Published: 14:15, 22 June 2022
| Updated: 14:56, 22 June 2022
Cadbury says it is having to manage Flake 99 stocks 'carefully' because of shortages of the crumbly chocolate treat made for the top of ice cream cones.
Despite being just days into summer, the humble stick of chocolate looks set to join crisps and snacks, cooking oil and fish and chips as foods facing worldwide supply issues in 2022.
There are suggestions the UK's ice cream vendors could face rationing in the coming weeks to ensure a steady flow of the summer staple, which at half the size of a regular Cadbury Flake, is designed specifically for a whippy ice cream nicknamed a 99.
Parent company Mondalez International, which is believed to now produce the majority of Cadbury Flake 99s in Egypt, says alongside being hit by problems like many other global firms it had also been caught out by unexpected demand at the start of the year.
A company spokesman explained: ""In line with what many other companies are reporting, we have been experiencing some global supply chain disruptions, alongside a recent increase in demand for the product in the UK and Ireland above the levels that we had anticipated at the start of the year."
Mondalez says while Flake 99s are available to buy, a close eye was being kept on stock to make sure all sellers had continued access to the chocolate.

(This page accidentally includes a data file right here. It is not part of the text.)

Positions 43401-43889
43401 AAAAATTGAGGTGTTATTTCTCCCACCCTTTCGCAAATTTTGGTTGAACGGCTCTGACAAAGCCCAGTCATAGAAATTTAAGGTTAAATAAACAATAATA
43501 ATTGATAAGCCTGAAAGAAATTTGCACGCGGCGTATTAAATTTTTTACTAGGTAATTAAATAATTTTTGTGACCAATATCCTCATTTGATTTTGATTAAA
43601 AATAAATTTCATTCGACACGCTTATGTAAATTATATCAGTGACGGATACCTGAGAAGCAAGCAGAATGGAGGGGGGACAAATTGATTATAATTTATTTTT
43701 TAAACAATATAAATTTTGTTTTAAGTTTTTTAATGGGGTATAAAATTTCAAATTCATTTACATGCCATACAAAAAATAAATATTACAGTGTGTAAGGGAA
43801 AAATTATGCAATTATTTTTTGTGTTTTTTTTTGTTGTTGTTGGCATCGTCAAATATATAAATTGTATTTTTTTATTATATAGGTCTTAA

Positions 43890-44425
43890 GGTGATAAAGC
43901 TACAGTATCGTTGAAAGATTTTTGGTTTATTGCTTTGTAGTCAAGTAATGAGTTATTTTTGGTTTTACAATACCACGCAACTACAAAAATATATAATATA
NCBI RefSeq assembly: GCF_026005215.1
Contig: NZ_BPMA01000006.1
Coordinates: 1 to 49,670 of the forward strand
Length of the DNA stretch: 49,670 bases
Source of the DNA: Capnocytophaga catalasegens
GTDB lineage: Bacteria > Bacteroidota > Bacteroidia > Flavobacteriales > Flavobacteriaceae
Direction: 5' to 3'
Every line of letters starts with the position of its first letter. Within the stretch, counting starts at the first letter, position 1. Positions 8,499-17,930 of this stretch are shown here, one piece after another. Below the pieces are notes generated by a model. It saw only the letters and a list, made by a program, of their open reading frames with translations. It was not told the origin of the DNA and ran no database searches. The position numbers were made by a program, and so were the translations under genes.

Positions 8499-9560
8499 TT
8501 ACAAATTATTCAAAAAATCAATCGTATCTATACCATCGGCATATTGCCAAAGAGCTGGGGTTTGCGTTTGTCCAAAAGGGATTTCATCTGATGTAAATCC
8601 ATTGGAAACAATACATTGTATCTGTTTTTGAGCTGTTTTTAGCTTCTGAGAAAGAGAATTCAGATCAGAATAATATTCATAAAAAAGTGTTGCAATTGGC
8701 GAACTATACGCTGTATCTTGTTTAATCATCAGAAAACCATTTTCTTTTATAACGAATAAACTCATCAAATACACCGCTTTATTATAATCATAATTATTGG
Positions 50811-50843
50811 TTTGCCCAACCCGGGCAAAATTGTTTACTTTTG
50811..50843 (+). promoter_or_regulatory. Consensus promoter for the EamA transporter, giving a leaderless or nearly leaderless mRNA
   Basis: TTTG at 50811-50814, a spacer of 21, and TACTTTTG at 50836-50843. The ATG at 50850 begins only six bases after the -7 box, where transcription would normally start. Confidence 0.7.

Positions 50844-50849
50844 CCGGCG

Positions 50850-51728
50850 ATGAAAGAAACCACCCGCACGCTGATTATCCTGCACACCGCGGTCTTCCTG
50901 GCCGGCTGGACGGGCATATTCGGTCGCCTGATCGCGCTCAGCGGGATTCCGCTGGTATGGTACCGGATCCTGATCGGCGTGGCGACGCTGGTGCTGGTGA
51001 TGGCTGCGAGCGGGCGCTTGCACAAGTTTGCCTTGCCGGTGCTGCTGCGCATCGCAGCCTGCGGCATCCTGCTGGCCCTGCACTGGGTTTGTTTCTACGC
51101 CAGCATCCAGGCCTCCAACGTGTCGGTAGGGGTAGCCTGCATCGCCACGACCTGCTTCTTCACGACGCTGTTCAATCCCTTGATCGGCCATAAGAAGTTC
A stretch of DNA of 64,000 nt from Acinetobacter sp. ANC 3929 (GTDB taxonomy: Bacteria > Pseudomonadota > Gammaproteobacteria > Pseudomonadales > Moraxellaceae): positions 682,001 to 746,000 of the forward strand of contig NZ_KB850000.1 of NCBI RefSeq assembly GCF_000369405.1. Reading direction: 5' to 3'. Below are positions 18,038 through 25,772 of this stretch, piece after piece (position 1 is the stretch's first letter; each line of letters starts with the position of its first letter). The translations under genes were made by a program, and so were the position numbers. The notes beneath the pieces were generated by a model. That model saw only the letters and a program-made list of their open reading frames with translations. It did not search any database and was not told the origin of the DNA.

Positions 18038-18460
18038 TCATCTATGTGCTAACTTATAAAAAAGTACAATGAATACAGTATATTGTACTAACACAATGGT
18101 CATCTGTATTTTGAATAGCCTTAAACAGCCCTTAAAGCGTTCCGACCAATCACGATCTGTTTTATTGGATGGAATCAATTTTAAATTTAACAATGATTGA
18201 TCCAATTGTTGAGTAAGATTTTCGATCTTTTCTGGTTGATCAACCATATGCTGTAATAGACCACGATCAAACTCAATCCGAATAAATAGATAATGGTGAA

Its spokesman added: "Flake 99 is available for our customers to order but, for now, we are just carefully managing stock allocation fairly across all our customers."
With many weeks of summer ahead - and the UK having only experienced one brief hot spell so far this month - news that there could be a potential shortage of the popular chocolate has been described as 'disappointing' by The Ice Cream Alliance, which represents the nation's vendors.
A spokesman for the group added: "There is, once again, a shortage of the flake product. This is disappointing to our members and their customers as the flake product is synonymous with the whippy ice cream known as the flake99 and enjoyed throughout the UK, especially during the summer months.
"The ICA hopes that the supply issue is resolved as soon as possible to benefit both our members, the ice cream industry and their customers."
Struggling businesses were hit with similar problems last May, when an easing of lockdown restrictions saw households flock to open spaces to meet friends and family outdoors, which led to a sudden demand for 99s as people re-united over an ice cream in the park.
The shortage led to a fiercely contested debate on social media about the snacks most able to successfully fill the void left by the Flake with people suggesting everything from a chopped up Cadbury Twirl to a Freddo chocolate for the top instead.
The origin of the name 99 prompts similar levels of debate each year as many believe the treat first took its name because it used to cost 99p from ice cream vendors.
But Cadbury says the exact origins of the 99 have been somewhat lost over time and points to a reference connected to the Italian monarchy, where native Italian ice cream sellers named the ice cream style after a guard of 99 men that would protect royalty and subsequently anything decadent was nicknamed 'a 99'.
Other theories involve a suggestion that it dates back to Scotland in 1922 when an ice cream shop opened at 99 Portobello High Street and the cone took its name from the shop's address. While others believe the name honours Italian First World War conscripts, born in 1899, who had long feathers in their hats which resembled chocolate flakes.